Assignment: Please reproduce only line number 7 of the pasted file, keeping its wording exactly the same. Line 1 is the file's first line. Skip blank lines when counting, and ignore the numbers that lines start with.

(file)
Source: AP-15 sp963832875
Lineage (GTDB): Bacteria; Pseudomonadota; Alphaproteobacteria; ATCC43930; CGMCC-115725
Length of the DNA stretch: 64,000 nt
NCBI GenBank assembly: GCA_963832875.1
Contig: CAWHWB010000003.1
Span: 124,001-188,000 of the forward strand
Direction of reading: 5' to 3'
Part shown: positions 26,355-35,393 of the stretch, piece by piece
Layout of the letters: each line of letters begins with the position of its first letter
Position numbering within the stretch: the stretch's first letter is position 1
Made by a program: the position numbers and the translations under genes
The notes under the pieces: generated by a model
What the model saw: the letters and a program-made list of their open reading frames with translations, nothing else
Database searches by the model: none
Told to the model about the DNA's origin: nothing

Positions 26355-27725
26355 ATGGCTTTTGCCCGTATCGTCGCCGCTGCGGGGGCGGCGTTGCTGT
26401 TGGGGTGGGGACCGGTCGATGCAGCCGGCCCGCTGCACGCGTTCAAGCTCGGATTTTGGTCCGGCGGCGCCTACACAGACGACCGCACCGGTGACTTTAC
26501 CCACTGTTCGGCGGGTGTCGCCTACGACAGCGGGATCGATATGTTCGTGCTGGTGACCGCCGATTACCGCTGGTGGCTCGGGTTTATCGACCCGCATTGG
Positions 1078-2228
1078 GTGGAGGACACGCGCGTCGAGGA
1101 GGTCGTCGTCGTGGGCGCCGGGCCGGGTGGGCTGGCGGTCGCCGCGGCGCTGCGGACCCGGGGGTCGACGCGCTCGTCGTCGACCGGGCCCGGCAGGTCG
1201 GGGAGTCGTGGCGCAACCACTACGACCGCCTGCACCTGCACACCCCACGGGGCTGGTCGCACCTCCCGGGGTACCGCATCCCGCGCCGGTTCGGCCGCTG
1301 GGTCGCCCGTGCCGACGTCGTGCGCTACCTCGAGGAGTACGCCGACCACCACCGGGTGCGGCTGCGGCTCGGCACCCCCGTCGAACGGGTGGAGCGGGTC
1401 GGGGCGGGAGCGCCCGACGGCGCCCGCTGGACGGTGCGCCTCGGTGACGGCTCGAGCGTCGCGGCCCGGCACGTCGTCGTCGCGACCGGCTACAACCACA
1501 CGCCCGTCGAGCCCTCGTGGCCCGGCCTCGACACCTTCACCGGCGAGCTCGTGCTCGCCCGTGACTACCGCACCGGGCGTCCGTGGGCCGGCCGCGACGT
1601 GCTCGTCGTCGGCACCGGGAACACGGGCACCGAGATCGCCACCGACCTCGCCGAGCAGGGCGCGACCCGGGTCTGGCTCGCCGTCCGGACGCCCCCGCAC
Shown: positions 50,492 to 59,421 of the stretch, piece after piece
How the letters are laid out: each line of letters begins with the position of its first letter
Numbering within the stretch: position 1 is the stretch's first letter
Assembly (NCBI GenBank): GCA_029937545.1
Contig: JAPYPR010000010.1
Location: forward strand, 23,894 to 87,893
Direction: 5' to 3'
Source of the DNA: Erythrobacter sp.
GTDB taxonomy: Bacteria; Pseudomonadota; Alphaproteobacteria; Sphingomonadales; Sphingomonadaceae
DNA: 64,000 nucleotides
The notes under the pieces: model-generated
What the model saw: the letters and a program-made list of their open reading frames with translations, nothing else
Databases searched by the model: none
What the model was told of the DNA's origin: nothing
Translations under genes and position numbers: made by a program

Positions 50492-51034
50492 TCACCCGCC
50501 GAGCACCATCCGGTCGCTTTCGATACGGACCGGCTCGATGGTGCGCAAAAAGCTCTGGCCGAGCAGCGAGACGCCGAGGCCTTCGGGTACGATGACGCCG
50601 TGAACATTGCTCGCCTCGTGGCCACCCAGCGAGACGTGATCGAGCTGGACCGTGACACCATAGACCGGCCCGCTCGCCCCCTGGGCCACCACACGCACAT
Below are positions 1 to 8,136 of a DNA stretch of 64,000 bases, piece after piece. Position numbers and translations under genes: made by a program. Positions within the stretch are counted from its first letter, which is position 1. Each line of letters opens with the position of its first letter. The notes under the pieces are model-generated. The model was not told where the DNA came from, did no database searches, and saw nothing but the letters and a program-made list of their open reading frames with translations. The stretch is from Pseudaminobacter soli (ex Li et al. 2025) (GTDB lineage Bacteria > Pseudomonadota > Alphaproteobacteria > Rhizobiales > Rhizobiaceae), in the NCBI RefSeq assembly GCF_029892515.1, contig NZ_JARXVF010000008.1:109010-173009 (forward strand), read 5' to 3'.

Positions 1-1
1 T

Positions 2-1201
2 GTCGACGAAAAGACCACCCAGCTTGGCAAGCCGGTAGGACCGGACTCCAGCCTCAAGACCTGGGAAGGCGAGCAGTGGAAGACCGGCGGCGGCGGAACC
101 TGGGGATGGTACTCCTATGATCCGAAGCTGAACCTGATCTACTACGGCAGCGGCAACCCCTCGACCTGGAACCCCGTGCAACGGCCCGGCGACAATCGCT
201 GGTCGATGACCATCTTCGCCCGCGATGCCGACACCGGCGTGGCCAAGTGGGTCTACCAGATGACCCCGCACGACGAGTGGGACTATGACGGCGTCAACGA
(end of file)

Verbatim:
Direction of reading: 5' to 3'